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Lesson 4 Korean War: Air Power in a Straitjacket (Robert Osgood, Limited War: The Challenge to American Security--pp. 13-27; Conrad Crane, American Airpower Strategy in Korea, 1950-1953)

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Limited War: The Challenge to American Security (pp. 13-27) -Robert Osgood


The Osgood article described a theory of limited war. The article is extremely dense and includes numerous nuggets of wisdom for consideration when considering how to conduct a limited war. Among these is the relationship between military and political leaders. He contends that civilian control of the military is inherent to our belief system and that it carries with it numerous realities. One of these is the idea that the civilian political leaders shouldn’t ask the military to do something it can’t do while at the same time military leaders shouldn’t use means disproportionate to the limited ends sought. Although this article was written in 1950 it contains numerous ideas that directly apply to ongoing operations in Afghanistan and Iraq.


American Airpower Strategy in Korea, 1950-1953 -Conrad Crane


About the Author:

?


Synopsis:

This book describes the struggle to find the best way to use air power in the Korean conflict. Beginning at the end of WWII, it highlights the way military strategists viewed air power before, during and after Korea. While Crane doesn’t suggest air power won the Korean conflict, he does conclude that it was a significant factor and that it eventually helped bring the armistice about.


Main argument:

Determining the right way to use air power’s lethal effects is difficult in a limited war.


Evidence used:

Crane uses numerous primary sources to glean information about the way air power was employed, and its effects, in Korea. Additionally, he includes numerous quotes from major players and leaders in the conflict that suggest their views of air power’s use.


Strengths/weaknesses:

Although this book highlights the difficulties with finding the “best” way to use air power, Crane doesn’t stick closely to a chronological timeline in his book and that makes it difficult to understand what part of the numerous phases of the war he is talking about at any particular time. Additionally, his book deals almost exclusively with air power and doesn’t bring into the lens of perspective numerous other considerations with bearing on the conflict’s outcome (e.g. MacArthur’s leadership traits/style, the US Marine Corps’ fight for survival/relevance, the effects of the military decisions of the ground commanders, including Almond and Ridgeway). Additionally, Crane seems to go down multiple rabbit holes (e.g. the entire section dedicated to the USAF’s recruiting difficulties) without a lot of direction or a sense of overarching purpose to his discussion. For all these reasons, and although there are numerous important chunks of information, his argument and conclusions are difficult to discern.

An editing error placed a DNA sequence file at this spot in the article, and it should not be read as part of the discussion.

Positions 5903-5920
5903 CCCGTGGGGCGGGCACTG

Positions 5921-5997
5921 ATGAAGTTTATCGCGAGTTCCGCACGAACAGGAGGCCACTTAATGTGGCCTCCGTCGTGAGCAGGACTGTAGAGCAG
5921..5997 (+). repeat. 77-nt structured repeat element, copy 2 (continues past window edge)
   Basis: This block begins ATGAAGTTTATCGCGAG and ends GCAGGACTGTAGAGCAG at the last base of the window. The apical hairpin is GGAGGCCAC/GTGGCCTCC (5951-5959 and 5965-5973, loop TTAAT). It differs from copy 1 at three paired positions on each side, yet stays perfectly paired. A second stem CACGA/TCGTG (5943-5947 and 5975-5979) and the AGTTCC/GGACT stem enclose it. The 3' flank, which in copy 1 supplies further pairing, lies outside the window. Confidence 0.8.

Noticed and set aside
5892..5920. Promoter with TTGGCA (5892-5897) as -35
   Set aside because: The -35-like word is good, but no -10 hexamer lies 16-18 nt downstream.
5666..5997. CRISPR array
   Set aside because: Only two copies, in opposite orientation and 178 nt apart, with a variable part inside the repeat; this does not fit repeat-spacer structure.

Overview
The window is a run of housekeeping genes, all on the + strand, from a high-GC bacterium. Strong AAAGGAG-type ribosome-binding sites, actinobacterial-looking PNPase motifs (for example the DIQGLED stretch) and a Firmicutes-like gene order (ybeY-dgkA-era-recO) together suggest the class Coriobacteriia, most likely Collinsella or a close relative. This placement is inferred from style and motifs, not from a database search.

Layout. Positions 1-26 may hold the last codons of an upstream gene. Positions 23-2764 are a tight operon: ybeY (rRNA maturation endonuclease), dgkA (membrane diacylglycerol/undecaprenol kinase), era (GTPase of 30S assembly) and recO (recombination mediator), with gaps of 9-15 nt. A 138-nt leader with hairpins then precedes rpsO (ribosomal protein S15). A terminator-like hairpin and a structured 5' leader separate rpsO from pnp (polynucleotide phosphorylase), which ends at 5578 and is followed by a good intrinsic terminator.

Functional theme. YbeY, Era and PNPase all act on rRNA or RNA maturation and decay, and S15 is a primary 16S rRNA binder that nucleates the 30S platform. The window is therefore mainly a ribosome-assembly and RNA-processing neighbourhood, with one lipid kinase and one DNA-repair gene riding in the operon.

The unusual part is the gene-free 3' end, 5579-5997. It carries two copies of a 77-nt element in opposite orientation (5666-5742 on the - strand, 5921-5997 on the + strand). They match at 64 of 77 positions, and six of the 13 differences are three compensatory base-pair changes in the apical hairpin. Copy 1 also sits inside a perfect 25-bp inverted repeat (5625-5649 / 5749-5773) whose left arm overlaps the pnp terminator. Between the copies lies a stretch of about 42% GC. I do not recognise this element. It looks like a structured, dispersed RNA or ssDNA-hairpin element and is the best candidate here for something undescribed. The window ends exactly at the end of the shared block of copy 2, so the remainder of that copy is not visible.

Synthesis:

The story in Korea highlights the difficulties, not only of limited war, but also of fighting a war with severely limited resources based on severely limited political constraints. Some of these concepts tie back in to the “Revolt of the Admirals” and the fight for budget share after the end of WWII. Also, like the Berlin Airlift, much of what took place in Korea wasn’t learned or based on numerous pre-war exercises…it was learned by trial and error and continuing to search for anything that would work. In neither case did American leaders accurately predict how the conflict would go or what the political constraints would be in order to “adequately” prepare for these problems before the conflict began. Also, like the Berlin Airlift, much of Korea was fought to avoid war (not win it) with the large power near the country in which the conflict takes place. In Korea, the idea is to prevent war with China; in Berlin, the idea is to prevent war with the Soviets. In both cases, America’s leaders appeared ill-equipped to determine solutions based on doctrine or prior experience.


Overall impression:

In my opinion, Crane’s account of air power strategy in Korea leaves much to be desired because it is too exclusive in its examination of the relevant events that bear on the subject. Although there are numerous concepts of value, the erratic timeline and lack of greater context make this book difficult to follow and force me to question its accuracy.


Value:

The value of the book lies in the story of how USAF strategists and leaders had to adapt and overcome in unfamiliar circumstances. Although we will never know the true impact of the bombing campaigns there, this book highlights the struggle to find better ways to use the means of air power at the disposal of the leaders while at the same time trying not to step outside the political constraints placed on the military during the conflict. This book provides several examples of times the lack of agreement or direction requires a military leader to ask the right questions and examine the evidence with a shrewd eye toward finding the leverage necessary to achieve the desired end state.


Class Notes:

Strategy is inherently "circumstantial" thinking...as opposed to doctrine that assumes all things are equal.

The AF struggles with how to relate war's product (destruction) with war's goal (political end state).

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